Monthly Archives: June 2011
Every year I await the arrival of Gambel’s Quail chicks with a great deal of anticipation. The problem with photographing quail chicks is that they run very fast, and they hide very well. I was fortunate to see a quail family running across the road late last week when I was on my way to work.
Please note that the photos in this post are not very sharp as I stayed well away from the quail to keep from alarming the parents and frightening the chicks.
Dad Quail stood watch from a Four-wing Saltbush while Mom Quail led the chicks across the road.
Using my vehicle as a blind, I watched the chicks as they scurried for cover after crossing the road.
All of the chicks crossed the road, and Mom Gambel’s Quail herded the last of the chicks to safety.
I tried to get a close-up photo of one of the chicks. This slightly fuzzy photo of a fuzzy quail chick was the best that I could manage:
On Sunday I was excited to see that an entire Gambel’s Quail family had stopped for lunch in my garden. I do not know if it was the same family, but it was a very large family. Dad Quail watched while Mom quail and the chicks ate …
… then Mom Quail watched while Dad Quail ate and the chicks continued to eat.
Everyone took a final bite or two, and the quail family prepared to leave.
The family left along the garden wall, which we call the “Quail Highway.”
This past Saturday afternoon I met some friends for pizza and beer on the east side of the Sandia mountains. It’s fun to spend time with friends whom you have originally met online and later meet in person. These friends–Rich, Gin, Marlita, Eric and Wendy–are even nicer and more fun in person than they are online. After we finished our lunch, Rich and Gin invited us to their lovely place in a rural residential area. Their garden area reminded me of the birding venues in Arizona where people open their homes to birders and allow them to sit in their yards and gardens to photograph birds. The major attraction for me was a large gourd containing a White-breasted Nuthatch nest.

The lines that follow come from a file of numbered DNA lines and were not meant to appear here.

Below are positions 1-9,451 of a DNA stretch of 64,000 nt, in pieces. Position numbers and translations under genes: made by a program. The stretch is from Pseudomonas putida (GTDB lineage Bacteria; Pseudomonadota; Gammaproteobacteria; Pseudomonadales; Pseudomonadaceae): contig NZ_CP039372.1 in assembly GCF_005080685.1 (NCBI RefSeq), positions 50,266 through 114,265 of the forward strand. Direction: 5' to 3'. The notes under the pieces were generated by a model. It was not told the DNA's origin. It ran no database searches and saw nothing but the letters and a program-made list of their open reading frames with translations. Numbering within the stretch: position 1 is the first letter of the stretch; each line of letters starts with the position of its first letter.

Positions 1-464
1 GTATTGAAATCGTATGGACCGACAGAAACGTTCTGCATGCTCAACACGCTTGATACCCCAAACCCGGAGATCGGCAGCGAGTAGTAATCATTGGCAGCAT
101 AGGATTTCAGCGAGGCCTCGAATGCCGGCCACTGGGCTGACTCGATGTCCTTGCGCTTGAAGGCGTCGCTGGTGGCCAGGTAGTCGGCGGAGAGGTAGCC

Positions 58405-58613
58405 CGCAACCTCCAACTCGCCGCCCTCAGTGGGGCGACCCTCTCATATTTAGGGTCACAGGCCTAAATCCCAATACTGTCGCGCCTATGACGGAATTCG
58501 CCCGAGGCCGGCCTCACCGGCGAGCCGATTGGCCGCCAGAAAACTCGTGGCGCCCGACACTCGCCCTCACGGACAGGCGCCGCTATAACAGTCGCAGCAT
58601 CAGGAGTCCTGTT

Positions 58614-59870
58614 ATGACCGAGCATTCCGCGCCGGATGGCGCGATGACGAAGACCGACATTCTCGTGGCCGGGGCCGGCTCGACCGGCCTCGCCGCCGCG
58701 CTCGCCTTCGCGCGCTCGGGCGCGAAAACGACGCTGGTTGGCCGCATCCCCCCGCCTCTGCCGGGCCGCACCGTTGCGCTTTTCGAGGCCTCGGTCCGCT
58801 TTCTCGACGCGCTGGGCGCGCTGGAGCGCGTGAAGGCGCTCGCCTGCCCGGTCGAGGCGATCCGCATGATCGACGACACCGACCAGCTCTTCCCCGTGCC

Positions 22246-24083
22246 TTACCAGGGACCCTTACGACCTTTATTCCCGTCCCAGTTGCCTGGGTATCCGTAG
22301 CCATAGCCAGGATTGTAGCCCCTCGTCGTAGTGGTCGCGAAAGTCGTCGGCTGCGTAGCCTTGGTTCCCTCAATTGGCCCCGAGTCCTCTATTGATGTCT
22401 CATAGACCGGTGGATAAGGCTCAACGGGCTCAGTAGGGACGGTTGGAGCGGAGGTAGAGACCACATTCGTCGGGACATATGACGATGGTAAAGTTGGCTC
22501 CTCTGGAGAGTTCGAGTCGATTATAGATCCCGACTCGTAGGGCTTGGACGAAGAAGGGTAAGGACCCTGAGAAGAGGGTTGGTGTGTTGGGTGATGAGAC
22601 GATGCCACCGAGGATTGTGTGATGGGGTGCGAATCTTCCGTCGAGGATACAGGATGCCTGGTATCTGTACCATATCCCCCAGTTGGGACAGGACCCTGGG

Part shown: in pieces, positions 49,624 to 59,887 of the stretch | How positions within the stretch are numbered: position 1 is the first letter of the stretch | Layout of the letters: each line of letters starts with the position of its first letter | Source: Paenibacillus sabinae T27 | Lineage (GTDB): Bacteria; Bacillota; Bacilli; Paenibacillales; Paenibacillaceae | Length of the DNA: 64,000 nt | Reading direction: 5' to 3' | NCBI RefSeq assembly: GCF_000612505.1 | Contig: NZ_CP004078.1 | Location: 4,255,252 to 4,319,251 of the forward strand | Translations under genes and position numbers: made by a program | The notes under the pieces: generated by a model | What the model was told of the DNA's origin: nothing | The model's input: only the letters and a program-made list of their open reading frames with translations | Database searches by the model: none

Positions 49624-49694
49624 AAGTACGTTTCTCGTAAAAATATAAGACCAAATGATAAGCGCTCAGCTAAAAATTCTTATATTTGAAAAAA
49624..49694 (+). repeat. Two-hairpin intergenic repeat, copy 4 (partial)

Both parents were very diligent in attending to the nest. We could hear that there were chicks in the nest, but we were not able to see into the gourd. We were really anxious to get a look at the chicks.
A Western Wood-Pewee watched from a nearby tree.
For the first time we get a glimpse of one of the chicks.
This tiny, still-blind, chick was not ready for the parent to leave, and noisily demanded more food.
It called for the parents while they hunted …
… and was joined by a second chick.
What good nuthatch parents!
I hope I can go back to take more photos when the chicks are a bit bigger!